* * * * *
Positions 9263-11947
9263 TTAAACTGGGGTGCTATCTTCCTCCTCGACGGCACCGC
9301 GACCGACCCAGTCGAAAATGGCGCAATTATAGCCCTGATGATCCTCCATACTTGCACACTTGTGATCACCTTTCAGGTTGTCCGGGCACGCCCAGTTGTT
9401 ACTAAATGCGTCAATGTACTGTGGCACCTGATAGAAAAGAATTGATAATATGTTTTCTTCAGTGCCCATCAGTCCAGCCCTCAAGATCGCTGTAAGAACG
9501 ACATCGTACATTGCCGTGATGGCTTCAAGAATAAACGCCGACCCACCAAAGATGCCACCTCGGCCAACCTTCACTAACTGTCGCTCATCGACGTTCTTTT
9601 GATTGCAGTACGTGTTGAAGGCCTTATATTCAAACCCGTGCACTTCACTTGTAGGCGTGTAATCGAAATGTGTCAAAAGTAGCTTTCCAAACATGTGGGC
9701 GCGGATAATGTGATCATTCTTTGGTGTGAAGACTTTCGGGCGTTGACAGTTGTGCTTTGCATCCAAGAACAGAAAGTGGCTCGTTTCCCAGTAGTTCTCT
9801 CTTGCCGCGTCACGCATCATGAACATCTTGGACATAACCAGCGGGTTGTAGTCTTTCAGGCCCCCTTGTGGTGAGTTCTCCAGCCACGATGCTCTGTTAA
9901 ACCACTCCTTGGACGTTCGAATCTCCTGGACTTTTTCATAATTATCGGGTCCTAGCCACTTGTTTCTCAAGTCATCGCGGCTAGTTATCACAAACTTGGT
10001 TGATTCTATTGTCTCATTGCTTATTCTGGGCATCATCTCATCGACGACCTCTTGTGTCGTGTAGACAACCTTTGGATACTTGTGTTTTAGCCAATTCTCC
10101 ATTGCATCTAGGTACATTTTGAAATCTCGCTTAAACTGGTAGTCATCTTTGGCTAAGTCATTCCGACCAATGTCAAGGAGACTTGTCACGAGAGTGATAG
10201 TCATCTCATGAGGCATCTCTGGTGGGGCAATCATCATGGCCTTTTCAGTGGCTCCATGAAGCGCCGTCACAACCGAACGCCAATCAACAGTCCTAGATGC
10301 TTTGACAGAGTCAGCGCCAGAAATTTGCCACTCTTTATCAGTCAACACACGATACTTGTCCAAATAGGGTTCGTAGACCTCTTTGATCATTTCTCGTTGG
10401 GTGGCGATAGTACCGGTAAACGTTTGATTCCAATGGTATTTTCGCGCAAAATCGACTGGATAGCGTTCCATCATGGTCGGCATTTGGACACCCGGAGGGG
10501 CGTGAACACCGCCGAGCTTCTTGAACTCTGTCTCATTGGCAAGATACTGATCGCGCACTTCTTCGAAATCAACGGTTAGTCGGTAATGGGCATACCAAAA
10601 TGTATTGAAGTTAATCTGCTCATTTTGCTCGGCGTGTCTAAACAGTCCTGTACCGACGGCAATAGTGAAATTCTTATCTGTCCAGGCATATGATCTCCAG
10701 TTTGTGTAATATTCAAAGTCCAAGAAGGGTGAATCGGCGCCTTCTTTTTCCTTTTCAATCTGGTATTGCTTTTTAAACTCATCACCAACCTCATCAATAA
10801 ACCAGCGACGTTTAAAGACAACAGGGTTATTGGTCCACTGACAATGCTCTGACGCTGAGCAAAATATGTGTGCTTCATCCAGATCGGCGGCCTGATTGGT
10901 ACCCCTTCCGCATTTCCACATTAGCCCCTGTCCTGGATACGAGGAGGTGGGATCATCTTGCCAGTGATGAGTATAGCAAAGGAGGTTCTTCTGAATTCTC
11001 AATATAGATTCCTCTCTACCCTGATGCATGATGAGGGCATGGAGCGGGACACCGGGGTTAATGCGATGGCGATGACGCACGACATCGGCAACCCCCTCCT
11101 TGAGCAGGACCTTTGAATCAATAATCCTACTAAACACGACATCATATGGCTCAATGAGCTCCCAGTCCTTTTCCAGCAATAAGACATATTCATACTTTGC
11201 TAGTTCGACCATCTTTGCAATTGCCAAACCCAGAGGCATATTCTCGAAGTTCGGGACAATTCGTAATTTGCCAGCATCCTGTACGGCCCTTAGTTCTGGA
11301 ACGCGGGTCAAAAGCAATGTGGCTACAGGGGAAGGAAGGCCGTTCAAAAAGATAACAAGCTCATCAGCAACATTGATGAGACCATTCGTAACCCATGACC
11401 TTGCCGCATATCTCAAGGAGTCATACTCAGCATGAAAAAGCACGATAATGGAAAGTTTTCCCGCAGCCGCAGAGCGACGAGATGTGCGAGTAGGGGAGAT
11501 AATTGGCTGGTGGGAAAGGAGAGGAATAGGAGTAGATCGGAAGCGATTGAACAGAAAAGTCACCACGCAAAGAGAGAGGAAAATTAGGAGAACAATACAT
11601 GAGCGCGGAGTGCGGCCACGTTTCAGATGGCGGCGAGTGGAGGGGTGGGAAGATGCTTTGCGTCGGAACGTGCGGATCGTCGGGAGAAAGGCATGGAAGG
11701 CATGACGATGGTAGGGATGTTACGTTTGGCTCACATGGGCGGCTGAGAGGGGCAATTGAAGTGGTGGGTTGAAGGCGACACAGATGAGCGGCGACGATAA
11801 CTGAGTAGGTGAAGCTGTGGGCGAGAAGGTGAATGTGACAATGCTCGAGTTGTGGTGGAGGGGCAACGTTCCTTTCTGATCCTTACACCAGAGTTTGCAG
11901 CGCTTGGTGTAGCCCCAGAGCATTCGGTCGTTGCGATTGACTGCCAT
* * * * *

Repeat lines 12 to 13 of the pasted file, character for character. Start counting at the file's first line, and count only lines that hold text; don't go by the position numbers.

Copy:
10201 TCATCTCATGAGGCATCTCTGGTGGGGCAATCATCATGGCCTTTTCAGTGGCTCCATGAAGCGCCGTCACAACCGAACGCCAATCAACAGTCCTAGATGC
10301 TTTGACAGAGTCAGCGCCAGAAATTTGCCACTCTTTATCAGTCAACACACGATACTTGTCCAAATAGGGTTCGTAGACCTCTTTGATCATTTCTCGTTGG